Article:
My dad is the kind of dad that has a saying for most things. Corny and comical, he was not above saying that he’d had a good day at the “orifice” when referencing his office, calling to mind a place where one could easily get lost and stuck, like a dropped hair pin down the drain. His Saturday errands were never much better, often ending up at the “homeless depot,” that bright orange big box home center, trying to track down a tool of some kind. Whether he was pulling out a pun, or creating some sort of predictable lingo, my dad could often illicit a grimace from us kids.
At home, around the dinner table, things were no different. Most nights of my growing up, after the plates had been cleared and we pushed back our chairs from the table, my dad would call his Kitchen Patrol to order. With his clear directive: “back to zero” we had just one task: clean up. By this he meant that the kitchen, after a full day of three square meals and all the requisite mess that goes into making them, needed to glisten like it was brand new. If all the day’s mess-making was added up cereal bowl plus butter dish in the equation, than this cleaning – the wiping and scrubbing and putting away – was the negative algebra necessary to balance it all out. That, along with “completing the magic cycle,” which in his vernacular meant seeing to it that our dirty dishes ended up in the dishwasher instead of on the counter above it.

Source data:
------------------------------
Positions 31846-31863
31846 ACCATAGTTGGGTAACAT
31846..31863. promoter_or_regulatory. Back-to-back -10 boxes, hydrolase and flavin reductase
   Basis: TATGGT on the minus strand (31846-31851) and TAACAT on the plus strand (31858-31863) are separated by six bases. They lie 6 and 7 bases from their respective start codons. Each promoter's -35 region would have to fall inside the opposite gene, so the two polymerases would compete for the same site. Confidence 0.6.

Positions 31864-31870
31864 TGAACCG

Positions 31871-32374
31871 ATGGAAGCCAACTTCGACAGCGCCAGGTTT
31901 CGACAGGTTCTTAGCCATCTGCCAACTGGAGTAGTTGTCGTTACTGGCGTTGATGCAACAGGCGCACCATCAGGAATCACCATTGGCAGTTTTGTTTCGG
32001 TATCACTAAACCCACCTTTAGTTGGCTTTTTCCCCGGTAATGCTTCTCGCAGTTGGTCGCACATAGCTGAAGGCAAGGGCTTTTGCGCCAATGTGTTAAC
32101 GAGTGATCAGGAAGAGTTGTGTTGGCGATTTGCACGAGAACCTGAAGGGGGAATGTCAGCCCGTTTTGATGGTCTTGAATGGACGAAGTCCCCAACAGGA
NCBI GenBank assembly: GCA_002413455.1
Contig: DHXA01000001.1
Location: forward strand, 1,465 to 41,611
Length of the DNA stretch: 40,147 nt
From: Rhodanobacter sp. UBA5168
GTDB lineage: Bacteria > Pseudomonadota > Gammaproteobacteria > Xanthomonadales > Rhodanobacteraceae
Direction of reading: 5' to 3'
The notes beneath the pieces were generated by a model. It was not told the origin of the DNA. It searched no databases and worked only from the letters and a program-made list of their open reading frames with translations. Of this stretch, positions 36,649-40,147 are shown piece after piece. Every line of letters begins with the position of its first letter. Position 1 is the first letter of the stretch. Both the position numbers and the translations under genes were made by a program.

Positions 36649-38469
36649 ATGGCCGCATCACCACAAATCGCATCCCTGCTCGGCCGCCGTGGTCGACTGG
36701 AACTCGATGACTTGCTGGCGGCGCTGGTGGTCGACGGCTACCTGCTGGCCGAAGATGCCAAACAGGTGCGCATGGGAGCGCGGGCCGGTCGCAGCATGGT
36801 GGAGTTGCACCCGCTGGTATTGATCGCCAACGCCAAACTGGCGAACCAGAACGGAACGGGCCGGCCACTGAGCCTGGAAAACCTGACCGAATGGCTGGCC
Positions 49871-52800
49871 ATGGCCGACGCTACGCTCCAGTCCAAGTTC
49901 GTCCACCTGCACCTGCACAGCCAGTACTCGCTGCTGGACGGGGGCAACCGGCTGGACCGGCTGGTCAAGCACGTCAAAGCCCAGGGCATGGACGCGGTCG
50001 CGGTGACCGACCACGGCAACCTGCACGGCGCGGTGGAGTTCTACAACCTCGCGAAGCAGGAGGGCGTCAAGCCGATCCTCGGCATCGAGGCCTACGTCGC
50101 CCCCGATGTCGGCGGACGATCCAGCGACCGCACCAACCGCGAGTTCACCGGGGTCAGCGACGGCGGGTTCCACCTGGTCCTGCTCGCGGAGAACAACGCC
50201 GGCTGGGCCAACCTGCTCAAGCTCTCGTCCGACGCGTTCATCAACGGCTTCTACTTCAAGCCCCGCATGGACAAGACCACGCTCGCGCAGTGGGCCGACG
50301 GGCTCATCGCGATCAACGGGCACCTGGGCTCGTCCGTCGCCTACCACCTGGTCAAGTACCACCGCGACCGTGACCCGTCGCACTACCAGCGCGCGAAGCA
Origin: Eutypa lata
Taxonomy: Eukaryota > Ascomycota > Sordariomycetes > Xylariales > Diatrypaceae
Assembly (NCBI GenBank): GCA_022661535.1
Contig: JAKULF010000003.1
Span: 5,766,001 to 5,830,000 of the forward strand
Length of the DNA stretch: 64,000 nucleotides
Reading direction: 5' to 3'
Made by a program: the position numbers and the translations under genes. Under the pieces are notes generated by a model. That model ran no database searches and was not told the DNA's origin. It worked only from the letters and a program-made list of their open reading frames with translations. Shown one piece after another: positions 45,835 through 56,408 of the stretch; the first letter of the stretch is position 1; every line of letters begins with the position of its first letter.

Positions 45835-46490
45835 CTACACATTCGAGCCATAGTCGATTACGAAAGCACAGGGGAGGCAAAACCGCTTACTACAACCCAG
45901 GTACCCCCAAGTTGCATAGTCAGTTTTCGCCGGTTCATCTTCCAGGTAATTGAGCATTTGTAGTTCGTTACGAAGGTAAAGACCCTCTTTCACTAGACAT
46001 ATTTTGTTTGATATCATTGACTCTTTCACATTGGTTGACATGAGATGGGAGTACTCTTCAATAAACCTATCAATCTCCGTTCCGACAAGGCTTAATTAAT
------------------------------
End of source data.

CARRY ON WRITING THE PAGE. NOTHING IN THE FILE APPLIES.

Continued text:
There was always camaraderie in the process. When we were younger, my dad stuck around to make sure we got stuff done properly, but as we got older my sister and I were left on our own. Of course we grumbled and made excuses – oh the homework! so much! really! – but we took up our dishtowels and stood in position. If it was my arms and hands that turned red and raw from the hot water, it was hers that were at the ready with a towel, drying and reaching to the high cabinets to put dishes away. And really, how else is one supposed to learn the art of snapping towels? No child should be without this skill.
This language of completion, of cycles and clean slates, like anything with such childhood repetition, has stuck with me. Standing in the kitchen now of my adulthood, nary a night goes by that these refrains don’t chug like a train along those railroads tracks deep in my brain, the ones that were laid a long, long time ago. While my dad was teaching us about fair work, about responsibility, about the nitty-gritty of scrubbing pots and belonging to community, he was also teaching us about fresh starts. Each day brings it’s own grime, and the dirt of living with each other stains us. It takes diligent work, knowing how and when to say sorry, how to fix our mistakes, how to reach through to each other. But each morning, we are “back to zero,” ready to face another day. Nourishing ourselves and one another is not without mess. In our house now, this means fresh starts whenever we ask for them.
My kids are still young yet for manning their own station as we strive to get “back to zero” every night in the kitchen, but they are learning their own small part in the process. Each night when they set, and then later clear, the table, they see how they contribute to our family community. And right now, the job for Mark and I is to take up our station and do the work of scrubbing those dishes, completing the cycles, magic and otherwise, and putting glasses away, ready to start the next day new again.
This is part of a series that I post occasionally about the family sayings and folklore that are meaningful to me, especially in my family history, as a way to explore my own Story. Similar posts can be found here: ‘near nough. and here: it’s not that windy. Tell me some of yours!